Prof. Donald MengayDonald Mengay


Location: VC 6-236
Phone: (646) 312-4008

Donald Mengay is a native of Cleveland, Ohio and Denver, Colorado, where he worked in factory and construction jobs before deciding in his mid-twenties to return to school full-time. Having studied painting for a year at Kent State University, photography at the Willoughby School of Fine Arts, and languages on a part-time basis at Borromeo College, he went on to earn degrees at Metropolitain State College in Denver (BA, Psychology), Denver University (MA, English) and New York University (PhD, Comparative Literature).

His research, which centers around representations of the body in literature, has been influenced primarily by his studies in art, but it has also been shaped significantly by post-structuralist feminist, race and queer theories of the 1980s and 90s. Moreover, he has learned several languages, which he continues to study and utilize in his comparative approach to literature; among these are French, German, Japanese, Latin and Spanish. He wrote his dissertation on the notion of the Other in the nineteenth-century gothic novel, after which he published articles on writers from the eighteenth century to the present., including John Cleland, Andre Gide, T.E. Lawrence, James Baldwin and Yukio Mishima. Lately he has been returning to works in Latin, which he encountered early in his education, rereading them in the light of contemporary critical theories and recent archaeological information.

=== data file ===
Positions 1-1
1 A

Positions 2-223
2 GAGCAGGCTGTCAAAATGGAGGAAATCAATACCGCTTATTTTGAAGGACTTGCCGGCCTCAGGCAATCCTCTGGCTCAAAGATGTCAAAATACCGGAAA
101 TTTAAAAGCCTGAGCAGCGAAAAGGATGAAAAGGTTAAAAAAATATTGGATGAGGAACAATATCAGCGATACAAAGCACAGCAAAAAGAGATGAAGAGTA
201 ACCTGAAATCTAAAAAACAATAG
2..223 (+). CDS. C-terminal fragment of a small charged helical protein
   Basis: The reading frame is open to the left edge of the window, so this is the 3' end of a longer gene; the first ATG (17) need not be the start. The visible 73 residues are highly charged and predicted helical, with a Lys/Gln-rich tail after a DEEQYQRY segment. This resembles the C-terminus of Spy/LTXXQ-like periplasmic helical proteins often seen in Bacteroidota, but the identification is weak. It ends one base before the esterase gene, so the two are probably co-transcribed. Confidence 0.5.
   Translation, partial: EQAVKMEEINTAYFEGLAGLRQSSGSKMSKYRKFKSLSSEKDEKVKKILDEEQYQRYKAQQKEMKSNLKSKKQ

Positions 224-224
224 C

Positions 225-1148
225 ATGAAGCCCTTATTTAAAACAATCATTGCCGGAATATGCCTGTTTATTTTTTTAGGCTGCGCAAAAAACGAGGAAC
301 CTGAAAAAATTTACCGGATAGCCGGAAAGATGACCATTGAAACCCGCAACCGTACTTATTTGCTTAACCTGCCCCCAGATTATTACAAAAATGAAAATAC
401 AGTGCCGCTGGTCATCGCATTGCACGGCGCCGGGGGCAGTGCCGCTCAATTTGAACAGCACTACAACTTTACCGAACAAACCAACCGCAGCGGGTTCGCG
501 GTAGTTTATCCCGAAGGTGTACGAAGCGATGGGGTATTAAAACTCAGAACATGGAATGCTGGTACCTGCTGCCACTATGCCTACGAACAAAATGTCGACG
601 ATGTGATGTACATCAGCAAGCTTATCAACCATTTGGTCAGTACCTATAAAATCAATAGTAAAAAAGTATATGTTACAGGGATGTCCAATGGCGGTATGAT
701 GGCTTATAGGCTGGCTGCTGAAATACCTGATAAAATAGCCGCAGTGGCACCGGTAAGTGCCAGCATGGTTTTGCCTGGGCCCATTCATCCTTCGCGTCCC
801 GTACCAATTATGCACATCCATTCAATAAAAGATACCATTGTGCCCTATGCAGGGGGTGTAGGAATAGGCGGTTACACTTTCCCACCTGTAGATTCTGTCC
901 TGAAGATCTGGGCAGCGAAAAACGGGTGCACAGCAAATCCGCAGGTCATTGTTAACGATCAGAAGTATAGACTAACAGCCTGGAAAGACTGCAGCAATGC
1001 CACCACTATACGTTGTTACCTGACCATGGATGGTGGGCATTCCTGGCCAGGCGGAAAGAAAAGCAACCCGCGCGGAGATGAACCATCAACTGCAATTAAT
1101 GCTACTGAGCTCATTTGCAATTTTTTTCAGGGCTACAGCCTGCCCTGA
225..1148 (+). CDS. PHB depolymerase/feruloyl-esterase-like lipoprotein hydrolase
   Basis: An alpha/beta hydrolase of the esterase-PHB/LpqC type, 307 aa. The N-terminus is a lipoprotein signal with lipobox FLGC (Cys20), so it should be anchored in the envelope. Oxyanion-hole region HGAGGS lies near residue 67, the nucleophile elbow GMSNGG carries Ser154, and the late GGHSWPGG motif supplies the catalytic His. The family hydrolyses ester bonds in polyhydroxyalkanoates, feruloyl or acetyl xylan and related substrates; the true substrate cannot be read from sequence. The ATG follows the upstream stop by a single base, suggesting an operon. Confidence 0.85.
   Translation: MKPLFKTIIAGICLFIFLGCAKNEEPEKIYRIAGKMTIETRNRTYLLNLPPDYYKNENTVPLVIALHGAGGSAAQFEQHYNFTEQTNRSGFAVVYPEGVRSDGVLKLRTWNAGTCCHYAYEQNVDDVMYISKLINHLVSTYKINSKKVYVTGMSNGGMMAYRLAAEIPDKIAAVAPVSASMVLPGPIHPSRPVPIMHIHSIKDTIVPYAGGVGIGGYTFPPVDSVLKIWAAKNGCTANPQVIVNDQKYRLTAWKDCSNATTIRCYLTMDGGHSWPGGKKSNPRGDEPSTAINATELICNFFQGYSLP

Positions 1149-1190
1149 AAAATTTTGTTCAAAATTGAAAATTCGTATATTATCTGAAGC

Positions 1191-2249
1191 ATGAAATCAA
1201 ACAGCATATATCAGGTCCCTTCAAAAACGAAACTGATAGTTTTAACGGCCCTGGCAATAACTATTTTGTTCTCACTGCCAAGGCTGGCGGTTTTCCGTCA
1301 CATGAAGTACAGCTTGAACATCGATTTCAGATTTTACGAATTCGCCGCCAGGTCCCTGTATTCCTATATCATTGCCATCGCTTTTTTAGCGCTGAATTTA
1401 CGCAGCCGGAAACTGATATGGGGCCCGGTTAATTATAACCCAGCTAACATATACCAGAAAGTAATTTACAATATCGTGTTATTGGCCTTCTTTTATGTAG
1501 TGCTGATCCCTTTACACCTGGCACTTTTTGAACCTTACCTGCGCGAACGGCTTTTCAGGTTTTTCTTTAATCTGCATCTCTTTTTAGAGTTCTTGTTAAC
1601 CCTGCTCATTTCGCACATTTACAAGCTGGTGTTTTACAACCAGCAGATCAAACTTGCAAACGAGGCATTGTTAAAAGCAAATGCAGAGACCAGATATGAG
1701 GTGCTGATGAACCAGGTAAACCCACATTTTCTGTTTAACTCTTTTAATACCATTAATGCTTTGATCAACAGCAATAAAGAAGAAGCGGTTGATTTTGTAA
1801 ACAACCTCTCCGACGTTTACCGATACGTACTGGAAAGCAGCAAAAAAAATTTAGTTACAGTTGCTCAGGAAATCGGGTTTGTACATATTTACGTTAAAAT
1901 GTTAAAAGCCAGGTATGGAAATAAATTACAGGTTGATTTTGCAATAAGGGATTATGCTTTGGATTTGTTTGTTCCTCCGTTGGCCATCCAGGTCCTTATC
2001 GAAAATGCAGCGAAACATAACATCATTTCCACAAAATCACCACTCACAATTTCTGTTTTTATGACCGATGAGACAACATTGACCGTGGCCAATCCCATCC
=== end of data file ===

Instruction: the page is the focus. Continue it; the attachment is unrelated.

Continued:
In addition to courses in writing and Great Works (one of his favorites), he has taught electives in the Survey of British Literature; Contemporary Lesbian and Gay Literature; and Nature Writing. While at Baruch he has also co-taught at the CUNY Graduate Center (Lesbian and Gay Literature), and he participated in the CUNY Foreign Exchange Program, for which he taught at Paris University (Parix X).

Aside from teaching he has taken a number of painting and drawing classes at the Art Students League. The bulk of his free time, however, he dedicates to photography, which he has been romancing for over thirty years.

The City University of New York